Claiming Earned Income Tax Credit

May 14, 2021 by First Federal Bank

taxesFor low- or middle-income household, the Earned Income Tax Credit may be able to help reduce your tax burden or bolster your refund. However, tax firm H&R Block states as many as 22 percent of qualifying taxpayers miss out on claiming the EITC. Don’t be one of them — here’s a look at what you need to know to get the most out of your EITC.

Get to know the EITC

The Earned Income Tax Credit varies based on your number of children, your income level, and your tax filing status. For the 2020 tax year, it ranges from $538 to $6,660 for qualifying low- and middle-income taxpayers. Luckily, you won’t have to jump through hoops to find out if you qualify. According to H&R Block, employers are required by law to inform you about your Earned Income Tax Credit status by sending you Notice 797 alongside your Form W-2. The IRS also offers a free tool to help you determine your eligibility status.

Restrictions and limits

To qualify for the EITC, you must earn below a certain threshold based on your marital status and number of children. You also need a minimum of $1 of earned income, not including your unemployment payments or pension checks. You have to be at least 25, but under 65 years of age at the end of the tax year. Your investment income has to be below $3,650, and you can’t file separately from your spouse, if you’re married. Furthermore, you don’t qualify if you have foreign income and file Form 2555 to report your earnings. And while the EITC is normally thought of as a tax break for families, according to NerdWallet, you don’t need a qualifying child to receive the EITC — for 2020, you simply have to earn less than $15,820 as a single or head of household filer, or below $21,710 as a joint filer.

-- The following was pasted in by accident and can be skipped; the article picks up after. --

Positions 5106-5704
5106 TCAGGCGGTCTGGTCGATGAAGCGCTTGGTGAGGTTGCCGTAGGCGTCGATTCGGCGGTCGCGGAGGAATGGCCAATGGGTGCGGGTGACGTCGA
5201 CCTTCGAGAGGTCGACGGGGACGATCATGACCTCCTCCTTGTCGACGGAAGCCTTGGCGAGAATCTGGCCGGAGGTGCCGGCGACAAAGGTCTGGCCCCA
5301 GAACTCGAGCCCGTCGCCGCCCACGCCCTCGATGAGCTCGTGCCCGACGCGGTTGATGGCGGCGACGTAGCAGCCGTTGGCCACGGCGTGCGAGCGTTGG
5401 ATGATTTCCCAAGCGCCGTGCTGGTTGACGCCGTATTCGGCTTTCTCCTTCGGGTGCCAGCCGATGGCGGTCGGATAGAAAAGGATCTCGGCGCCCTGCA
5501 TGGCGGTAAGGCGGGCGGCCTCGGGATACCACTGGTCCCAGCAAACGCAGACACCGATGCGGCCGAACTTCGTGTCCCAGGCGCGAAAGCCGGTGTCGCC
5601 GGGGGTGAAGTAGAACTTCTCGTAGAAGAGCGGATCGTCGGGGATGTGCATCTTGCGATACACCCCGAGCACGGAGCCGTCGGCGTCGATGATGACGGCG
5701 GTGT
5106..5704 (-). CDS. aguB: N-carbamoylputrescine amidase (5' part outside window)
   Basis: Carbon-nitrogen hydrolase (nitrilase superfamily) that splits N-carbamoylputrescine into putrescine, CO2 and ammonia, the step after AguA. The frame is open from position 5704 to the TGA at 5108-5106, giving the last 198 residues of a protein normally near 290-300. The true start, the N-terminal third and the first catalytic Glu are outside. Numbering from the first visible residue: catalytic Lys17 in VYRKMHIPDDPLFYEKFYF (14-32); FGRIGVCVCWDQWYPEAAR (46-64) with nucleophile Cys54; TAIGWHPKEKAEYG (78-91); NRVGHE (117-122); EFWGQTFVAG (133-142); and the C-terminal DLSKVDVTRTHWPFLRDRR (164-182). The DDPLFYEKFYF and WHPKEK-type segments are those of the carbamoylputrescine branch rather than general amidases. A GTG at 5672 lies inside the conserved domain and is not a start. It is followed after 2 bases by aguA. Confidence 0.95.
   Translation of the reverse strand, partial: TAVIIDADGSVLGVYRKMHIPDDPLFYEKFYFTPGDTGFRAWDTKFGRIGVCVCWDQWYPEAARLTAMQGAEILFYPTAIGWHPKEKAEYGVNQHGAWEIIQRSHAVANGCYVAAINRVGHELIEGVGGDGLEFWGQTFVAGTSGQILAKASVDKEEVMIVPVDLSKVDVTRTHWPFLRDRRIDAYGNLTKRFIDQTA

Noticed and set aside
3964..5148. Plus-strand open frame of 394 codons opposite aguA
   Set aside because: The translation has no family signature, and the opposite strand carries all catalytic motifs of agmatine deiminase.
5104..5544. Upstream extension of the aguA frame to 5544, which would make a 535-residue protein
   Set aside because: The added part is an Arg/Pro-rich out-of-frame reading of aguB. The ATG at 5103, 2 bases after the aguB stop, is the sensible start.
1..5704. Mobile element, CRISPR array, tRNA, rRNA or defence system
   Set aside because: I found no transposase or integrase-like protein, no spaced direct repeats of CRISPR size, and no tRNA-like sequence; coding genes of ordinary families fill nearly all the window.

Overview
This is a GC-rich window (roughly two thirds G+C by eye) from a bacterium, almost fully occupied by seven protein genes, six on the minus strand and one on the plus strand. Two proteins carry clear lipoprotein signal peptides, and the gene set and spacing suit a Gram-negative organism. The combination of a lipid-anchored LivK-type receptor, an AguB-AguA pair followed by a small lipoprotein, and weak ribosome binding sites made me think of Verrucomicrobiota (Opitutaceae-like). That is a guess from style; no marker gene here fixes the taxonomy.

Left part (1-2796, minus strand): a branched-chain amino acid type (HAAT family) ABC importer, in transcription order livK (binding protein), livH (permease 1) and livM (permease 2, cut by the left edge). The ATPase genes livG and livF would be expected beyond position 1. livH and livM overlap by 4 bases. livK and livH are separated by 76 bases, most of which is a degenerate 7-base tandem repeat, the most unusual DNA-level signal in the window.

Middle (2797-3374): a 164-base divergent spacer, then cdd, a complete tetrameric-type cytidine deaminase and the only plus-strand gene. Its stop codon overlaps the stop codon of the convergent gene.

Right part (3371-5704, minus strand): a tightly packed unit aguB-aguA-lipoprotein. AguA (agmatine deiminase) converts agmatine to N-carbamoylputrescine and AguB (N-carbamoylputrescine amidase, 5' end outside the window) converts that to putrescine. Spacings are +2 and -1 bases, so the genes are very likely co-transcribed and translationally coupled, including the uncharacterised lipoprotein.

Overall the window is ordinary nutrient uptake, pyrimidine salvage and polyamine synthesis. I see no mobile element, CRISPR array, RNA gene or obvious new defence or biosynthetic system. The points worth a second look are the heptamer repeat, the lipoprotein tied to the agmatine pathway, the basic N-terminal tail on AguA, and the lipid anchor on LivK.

Family factors

The amount of your EITC will vary based upon your number of children, with larger families receiving bigger credits. Each child has to meet certain criteria to be claimed on the tax credit. You’re allowed to get the EITC for biological, adopted, and foster kids, as well as your siblings, step-siblings, grandkids, and nieces or nephews, provided they live in the United States, under your roof, for at least half of the year. These include requiring the claimed child to be younger than you and your spouse, and to be under age 19. If your youngster is enrolled in college as a full-time student, you can claim them if they’re under 24. There are no age restrictions on claiming kids who are classified as “permanently and totally disabled,” according to personal finance site NerdWallet.

Common mistakes

The IRS warns taxpayers to watch out for some common EITC errors. When claiming children on the EITC, make sure no one else is also claiming them. An inaccurate filing status can also throw a wrench in the works. If you’ve recently gotten married or divorced, make sure you’ve filed correctly for your circumstances. Also, be sure to accurately report your income by using your W-2, W-2G, 1099-MISC, and other records. It’s important to include the income you earned by doing odd jobs, as well as anything you earned by running your own business or farm.

Even if you don’t qualify for the EITC, you may still be able to claim the Child Tax Credit, the Credit for Other Dependents, and the Child and Dependent Care Credit. If you’d like more information on claiming the EITC or any other credit, contact a tax professional or visit the IRS website.

Categories: Financial Education

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